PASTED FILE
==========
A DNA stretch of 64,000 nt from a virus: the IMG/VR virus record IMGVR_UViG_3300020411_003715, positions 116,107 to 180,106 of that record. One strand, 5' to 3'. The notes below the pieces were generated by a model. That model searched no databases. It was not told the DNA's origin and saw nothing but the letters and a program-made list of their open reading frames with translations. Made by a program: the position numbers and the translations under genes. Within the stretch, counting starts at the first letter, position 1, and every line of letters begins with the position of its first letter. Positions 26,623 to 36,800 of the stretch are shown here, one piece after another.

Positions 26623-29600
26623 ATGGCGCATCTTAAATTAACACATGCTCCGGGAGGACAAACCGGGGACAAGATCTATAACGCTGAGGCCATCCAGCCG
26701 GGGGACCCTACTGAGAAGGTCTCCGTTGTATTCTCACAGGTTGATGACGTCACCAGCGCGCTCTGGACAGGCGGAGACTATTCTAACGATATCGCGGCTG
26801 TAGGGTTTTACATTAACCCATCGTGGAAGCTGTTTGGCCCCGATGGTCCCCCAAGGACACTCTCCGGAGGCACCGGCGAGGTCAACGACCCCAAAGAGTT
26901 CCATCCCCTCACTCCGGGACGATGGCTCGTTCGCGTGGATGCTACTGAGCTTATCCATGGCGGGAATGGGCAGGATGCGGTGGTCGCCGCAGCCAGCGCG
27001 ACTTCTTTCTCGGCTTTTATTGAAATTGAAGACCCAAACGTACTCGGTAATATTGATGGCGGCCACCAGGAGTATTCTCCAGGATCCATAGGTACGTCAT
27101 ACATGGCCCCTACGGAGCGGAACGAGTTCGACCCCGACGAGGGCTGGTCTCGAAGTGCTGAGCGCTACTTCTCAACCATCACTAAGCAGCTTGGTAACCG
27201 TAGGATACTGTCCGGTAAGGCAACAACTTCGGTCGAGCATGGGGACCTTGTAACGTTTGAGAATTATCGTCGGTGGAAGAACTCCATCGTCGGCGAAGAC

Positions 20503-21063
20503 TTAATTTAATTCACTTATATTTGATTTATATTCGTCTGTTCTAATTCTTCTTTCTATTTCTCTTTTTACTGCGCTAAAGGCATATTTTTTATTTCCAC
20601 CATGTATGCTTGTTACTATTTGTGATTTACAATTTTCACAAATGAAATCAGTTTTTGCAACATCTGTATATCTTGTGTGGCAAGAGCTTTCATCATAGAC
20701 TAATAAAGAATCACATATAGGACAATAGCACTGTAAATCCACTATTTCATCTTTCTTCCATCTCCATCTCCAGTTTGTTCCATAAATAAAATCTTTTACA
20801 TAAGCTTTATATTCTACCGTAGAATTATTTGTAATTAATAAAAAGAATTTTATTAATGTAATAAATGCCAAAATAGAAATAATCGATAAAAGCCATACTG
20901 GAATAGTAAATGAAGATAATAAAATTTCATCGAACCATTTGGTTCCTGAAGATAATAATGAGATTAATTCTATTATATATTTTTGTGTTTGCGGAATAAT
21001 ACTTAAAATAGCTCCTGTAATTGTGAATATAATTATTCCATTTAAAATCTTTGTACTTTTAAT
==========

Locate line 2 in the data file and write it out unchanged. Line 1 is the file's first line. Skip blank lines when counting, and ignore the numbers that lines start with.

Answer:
Positions 26623-29600